A record number of Australians have cast their ballots on the first day of pre-polling for the general elections, the country’s poll body announced on Tuesday.
According to the Australian Electoral Commission (AEC), more than 300,000 people cast their votes on the first day of early voting on Monday, reports Xinhua news agency.
It represents an almost three-fold increase from 120,000 on the first day in the 2019 election.
More than 500 pre-poll voting booths opened on Monday in the lead-up to the election day on May 21.
Voting in elections is mandatory for all Australians aged 18 and over who are enrolled with the AEC.
About 17 million people in the country, where the population is around 26 million, were enrolled to vote in the 2022 general elections.
While the AEC encourages Australians to vote on the election day, those who cannot can either attend pre-polling locations or cast a postal ballot.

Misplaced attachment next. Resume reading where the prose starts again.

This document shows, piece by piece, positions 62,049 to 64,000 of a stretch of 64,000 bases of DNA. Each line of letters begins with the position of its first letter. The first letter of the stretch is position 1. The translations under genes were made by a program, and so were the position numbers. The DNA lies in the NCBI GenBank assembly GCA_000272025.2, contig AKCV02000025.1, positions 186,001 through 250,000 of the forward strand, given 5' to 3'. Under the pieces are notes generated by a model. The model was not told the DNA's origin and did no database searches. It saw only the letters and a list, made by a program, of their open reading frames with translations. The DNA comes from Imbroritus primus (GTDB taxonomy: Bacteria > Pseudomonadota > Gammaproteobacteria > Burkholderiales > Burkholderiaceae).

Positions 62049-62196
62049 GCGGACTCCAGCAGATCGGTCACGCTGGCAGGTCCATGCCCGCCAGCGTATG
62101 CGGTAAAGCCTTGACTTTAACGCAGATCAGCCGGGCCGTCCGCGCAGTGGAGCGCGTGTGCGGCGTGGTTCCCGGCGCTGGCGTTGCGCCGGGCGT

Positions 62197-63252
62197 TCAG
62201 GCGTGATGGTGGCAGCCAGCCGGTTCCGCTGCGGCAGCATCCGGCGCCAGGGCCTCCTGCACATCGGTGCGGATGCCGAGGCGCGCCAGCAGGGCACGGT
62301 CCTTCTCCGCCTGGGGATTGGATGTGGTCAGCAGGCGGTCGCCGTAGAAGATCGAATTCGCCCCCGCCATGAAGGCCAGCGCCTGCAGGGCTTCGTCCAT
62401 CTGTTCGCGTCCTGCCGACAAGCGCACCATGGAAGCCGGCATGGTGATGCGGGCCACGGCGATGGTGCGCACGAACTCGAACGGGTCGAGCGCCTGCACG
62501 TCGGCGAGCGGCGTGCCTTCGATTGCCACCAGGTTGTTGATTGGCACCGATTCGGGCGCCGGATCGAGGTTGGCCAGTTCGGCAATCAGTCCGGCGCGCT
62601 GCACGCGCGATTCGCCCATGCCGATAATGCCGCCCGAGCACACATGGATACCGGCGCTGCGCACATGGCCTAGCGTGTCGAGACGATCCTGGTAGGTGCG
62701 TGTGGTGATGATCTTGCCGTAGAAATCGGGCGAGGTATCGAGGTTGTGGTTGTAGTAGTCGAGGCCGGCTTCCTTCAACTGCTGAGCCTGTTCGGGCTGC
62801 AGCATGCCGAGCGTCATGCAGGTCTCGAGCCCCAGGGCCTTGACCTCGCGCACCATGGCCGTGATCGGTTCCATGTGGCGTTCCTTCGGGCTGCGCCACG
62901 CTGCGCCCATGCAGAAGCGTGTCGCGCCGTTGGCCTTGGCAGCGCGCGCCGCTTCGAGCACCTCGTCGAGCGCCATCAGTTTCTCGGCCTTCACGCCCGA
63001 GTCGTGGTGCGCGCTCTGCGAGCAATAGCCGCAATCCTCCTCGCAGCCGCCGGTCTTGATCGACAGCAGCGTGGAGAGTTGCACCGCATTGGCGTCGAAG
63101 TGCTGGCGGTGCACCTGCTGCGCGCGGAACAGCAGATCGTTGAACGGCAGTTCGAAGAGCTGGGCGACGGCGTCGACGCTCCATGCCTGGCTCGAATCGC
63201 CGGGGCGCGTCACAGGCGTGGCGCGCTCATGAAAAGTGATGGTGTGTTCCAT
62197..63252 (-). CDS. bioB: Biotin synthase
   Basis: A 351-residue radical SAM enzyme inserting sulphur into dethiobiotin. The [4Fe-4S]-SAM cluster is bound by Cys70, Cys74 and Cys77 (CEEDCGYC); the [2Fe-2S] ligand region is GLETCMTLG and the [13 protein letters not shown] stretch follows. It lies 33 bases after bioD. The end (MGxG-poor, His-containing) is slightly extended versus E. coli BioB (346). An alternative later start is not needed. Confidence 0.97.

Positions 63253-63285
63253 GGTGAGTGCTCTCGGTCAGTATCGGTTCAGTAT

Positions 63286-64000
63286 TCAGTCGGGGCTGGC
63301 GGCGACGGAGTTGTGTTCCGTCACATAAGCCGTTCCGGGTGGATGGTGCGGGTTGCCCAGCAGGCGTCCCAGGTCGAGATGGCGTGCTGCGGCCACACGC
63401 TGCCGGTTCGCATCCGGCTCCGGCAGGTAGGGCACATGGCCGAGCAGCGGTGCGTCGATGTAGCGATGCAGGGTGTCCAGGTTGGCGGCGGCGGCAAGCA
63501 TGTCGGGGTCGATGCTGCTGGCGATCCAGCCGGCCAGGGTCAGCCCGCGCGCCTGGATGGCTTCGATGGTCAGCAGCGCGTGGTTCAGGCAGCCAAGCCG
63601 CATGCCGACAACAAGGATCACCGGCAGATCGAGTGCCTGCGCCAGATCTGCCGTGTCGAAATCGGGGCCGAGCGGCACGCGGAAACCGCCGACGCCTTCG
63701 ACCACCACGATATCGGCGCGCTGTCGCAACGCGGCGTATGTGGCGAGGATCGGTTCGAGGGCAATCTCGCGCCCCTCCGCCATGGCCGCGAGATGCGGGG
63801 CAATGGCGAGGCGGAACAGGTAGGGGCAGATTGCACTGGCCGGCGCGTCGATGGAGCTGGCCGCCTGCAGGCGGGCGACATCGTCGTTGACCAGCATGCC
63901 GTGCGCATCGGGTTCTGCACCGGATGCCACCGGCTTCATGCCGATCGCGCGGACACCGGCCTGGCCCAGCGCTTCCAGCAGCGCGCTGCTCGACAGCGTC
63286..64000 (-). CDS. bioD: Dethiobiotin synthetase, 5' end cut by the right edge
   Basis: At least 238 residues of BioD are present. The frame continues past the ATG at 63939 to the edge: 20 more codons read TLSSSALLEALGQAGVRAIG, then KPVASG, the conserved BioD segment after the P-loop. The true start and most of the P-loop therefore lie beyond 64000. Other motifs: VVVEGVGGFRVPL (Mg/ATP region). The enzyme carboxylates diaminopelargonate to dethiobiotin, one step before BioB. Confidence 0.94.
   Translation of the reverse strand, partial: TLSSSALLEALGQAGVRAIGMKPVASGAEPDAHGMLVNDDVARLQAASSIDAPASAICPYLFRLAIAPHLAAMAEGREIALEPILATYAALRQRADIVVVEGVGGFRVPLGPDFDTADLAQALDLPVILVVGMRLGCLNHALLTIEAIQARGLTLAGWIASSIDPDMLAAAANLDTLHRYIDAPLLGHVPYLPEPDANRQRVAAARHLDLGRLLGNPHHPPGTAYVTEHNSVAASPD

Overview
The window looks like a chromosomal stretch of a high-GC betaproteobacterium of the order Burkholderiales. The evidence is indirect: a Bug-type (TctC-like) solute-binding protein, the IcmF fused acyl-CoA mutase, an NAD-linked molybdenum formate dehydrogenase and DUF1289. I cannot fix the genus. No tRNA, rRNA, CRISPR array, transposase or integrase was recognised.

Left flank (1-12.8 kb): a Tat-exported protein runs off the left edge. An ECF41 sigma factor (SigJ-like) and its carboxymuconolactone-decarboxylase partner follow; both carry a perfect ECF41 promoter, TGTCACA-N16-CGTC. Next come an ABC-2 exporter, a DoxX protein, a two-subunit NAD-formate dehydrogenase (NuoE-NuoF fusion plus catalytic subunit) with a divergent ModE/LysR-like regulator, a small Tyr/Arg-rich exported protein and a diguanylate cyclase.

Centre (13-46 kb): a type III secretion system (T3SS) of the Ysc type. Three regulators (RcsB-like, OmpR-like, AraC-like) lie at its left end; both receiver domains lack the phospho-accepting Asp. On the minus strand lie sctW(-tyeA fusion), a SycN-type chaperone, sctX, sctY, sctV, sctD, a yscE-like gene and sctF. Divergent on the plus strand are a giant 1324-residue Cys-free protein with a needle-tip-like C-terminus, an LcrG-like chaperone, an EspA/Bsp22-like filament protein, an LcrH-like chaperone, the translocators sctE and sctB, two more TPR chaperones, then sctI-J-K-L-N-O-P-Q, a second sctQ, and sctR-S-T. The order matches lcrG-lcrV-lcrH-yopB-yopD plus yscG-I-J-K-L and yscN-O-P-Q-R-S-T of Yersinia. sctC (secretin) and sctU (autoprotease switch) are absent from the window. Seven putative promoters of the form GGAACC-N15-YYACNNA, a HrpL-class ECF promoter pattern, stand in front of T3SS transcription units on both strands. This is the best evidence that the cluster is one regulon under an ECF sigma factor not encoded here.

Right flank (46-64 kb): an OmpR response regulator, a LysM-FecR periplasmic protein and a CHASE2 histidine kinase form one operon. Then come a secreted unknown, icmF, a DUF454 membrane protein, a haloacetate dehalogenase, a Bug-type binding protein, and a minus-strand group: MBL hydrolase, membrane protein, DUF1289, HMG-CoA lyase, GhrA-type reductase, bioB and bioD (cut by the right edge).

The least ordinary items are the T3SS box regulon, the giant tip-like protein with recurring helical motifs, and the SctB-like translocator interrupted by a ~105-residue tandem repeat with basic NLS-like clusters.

People who are in isolation with Covid-19 can vote over the phone.
Electoral Commissioner Tom Rogers said he was not surprised by the large turnout on day one of pre-polling.
“We were expecting an increase in pre-poll and that’s exactly what we’re seeing at the moment,” he told local media on Tuesday.
“But the more in envelopes through pre-poll and postal, the harder it will be to determine a result on the night.”
Approximately 40 per cent of Australians voted either early or by post at the 2019 election.
Rogers told the media on Monday that the AEC expects the figure to be even higher for the upcoming election.
Almost 2 million Australians have already applied to vote by post compared to 1.5 million in 2019.